Of course, in conjuring up a big anti-Net backlash, I may be indulging in a fantasy of my own. After all, the Internet tide continues to swell. In the months since I completed The Shallows, Facebook membership has doubled from 300 million to 600 million; the number of text messages processed every month by the typical American teen has jumped from 2,300 to 3,300; sales of e-readers, tablets, and smartphones have skyrocketed; app stores have proliferated; elementary schools have rushed to put iPads in their students' hands; and the time we spend in front of screens has continued its seemingly inexorable rise. We may be wary of what our devices are doing to us, but we're using them more than ever. And yet, history tells us, it's only against such powerful cultural currents that countercultural movements take shape.

Thinking about my life and how I use what Carr calls "the networked computer," I realize that I use it differently from most of my friends. Here are my thoughts on this:

  1. I set up and maintain sites and blogs pretty regularly. Most recently, I've been working on a writing-editing-publishing site that is part of a network established by a writers' group I belong to. I also help a couple of friends with their sites (one of which I set up) and another friend with the blogs he's created for his English classes.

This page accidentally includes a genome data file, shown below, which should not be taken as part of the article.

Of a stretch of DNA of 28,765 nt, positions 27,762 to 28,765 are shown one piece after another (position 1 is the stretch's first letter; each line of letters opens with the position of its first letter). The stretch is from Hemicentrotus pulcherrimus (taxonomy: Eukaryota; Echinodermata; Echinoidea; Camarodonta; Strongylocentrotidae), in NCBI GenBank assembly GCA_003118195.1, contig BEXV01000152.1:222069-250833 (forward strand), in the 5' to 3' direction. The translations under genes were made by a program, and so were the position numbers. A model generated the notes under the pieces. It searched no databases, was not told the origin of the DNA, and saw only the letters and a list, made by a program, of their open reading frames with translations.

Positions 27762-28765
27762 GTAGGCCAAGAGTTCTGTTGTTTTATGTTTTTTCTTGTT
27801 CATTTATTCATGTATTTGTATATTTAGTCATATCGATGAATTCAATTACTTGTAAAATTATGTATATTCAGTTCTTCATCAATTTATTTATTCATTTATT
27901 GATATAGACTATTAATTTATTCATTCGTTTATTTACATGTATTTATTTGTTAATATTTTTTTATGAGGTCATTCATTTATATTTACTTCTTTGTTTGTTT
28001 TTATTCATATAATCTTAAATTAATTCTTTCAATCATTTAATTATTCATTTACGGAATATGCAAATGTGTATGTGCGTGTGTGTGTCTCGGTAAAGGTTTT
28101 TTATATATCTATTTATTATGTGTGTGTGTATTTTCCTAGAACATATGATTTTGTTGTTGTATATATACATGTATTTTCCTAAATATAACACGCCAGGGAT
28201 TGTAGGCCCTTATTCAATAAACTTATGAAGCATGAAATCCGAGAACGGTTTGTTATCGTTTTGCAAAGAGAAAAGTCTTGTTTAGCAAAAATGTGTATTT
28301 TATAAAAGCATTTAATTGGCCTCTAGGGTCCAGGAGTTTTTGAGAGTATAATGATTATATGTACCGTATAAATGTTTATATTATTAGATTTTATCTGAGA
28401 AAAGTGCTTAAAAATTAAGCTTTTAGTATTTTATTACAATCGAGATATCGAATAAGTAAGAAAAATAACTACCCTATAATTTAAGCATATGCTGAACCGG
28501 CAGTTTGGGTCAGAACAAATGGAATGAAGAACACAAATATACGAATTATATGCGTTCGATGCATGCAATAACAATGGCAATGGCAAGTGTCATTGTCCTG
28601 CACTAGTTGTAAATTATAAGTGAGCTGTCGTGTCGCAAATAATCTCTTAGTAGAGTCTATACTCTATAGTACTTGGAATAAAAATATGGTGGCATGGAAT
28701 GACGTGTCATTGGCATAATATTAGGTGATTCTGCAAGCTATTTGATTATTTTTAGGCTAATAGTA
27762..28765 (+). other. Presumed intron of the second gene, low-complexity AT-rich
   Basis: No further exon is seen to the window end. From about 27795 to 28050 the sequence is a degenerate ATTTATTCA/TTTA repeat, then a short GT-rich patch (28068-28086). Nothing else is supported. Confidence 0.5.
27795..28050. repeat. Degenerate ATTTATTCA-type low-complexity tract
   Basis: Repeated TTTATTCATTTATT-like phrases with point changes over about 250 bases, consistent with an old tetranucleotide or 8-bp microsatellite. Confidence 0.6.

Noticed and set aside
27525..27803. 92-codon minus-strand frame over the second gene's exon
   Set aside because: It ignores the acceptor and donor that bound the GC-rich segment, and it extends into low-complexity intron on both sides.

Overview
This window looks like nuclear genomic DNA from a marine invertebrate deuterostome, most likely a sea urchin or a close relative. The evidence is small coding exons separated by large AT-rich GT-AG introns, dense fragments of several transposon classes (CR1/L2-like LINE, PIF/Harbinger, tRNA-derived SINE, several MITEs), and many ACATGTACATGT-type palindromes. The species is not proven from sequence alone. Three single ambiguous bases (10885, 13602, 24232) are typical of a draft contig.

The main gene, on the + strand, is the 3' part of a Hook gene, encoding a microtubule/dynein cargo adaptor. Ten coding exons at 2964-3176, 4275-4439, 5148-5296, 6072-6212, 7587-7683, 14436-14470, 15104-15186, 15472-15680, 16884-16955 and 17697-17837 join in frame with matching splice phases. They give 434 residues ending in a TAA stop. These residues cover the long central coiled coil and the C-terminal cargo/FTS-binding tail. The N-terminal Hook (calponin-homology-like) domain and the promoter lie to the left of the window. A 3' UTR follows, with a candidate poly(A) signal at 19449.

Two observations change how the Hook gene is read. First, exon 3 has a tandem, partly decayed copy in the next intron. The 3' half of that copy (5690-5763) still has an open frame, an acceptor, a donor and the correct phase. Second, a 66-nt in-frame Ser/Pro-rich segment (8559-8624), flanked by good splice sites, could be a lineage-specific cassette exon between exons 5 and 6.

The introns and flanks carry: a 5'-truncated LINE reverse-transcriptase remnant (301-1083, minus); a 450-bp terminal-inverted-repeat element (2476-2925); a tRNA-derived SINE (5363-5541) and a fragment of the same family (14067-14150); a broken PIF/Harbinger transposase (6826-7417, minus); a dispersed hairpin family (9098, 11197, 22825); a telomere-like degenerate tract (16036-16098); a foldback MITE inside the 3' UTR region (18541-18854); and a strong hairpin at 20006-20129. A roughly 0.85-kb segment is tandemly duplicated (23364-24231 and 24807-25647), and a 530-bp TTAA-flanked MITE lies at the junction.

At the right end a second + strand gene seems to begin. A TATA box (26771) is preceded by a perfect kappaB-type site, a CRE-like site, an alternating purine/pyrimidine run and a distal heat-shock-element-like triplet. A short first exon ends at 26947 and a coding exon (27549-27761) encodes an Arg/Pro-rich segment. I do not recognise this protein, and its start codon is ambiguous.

2. I do editing, production, and design work as well, helping authors and publishers to make books and nonprofit organizations to make promotional materials. I use the Internet to communicate with my clients, to download files they send me, and to send them drafts; otherwise, the work doesn't require me to be connected.
  3. It could be that this kind of work makes it unnecessary for me to have a smartphone. I am connected through my computer—or don't need to be—so a smartphone offers me nothing I don't have. I can tend to my personal relationships, do my job, and run my small business without it.
  4. Does that mean I never use a smartphone? No. Once a week, I use my boyfriend's iPhone to communicate with a family member who prefers to be texted instead of emailed or called. And when we're on the road, I occasionally use his phone to check a movie time or store location. (See "On Smartphones and Deep Thinking," posted June 12, for other thoughts on smartphones.)

The cover spread of a book I produced for El León Literary Arts, of Berkeley, California.

A few days ago, I read an Ello interview with designer and photographer Ben Tremper; near the end is this exchange:

Is there anything special that helps you stay focused?
Music mostly and this thing @amy and I came up with called “Power Hour” where we turn off all notifications, phones, distractions and just go into full concentration mode. It’s amazing how distracting things like email notifications and Slack notifications can be. Turning it all off for one or multiple Power Hours helps you get a lot done.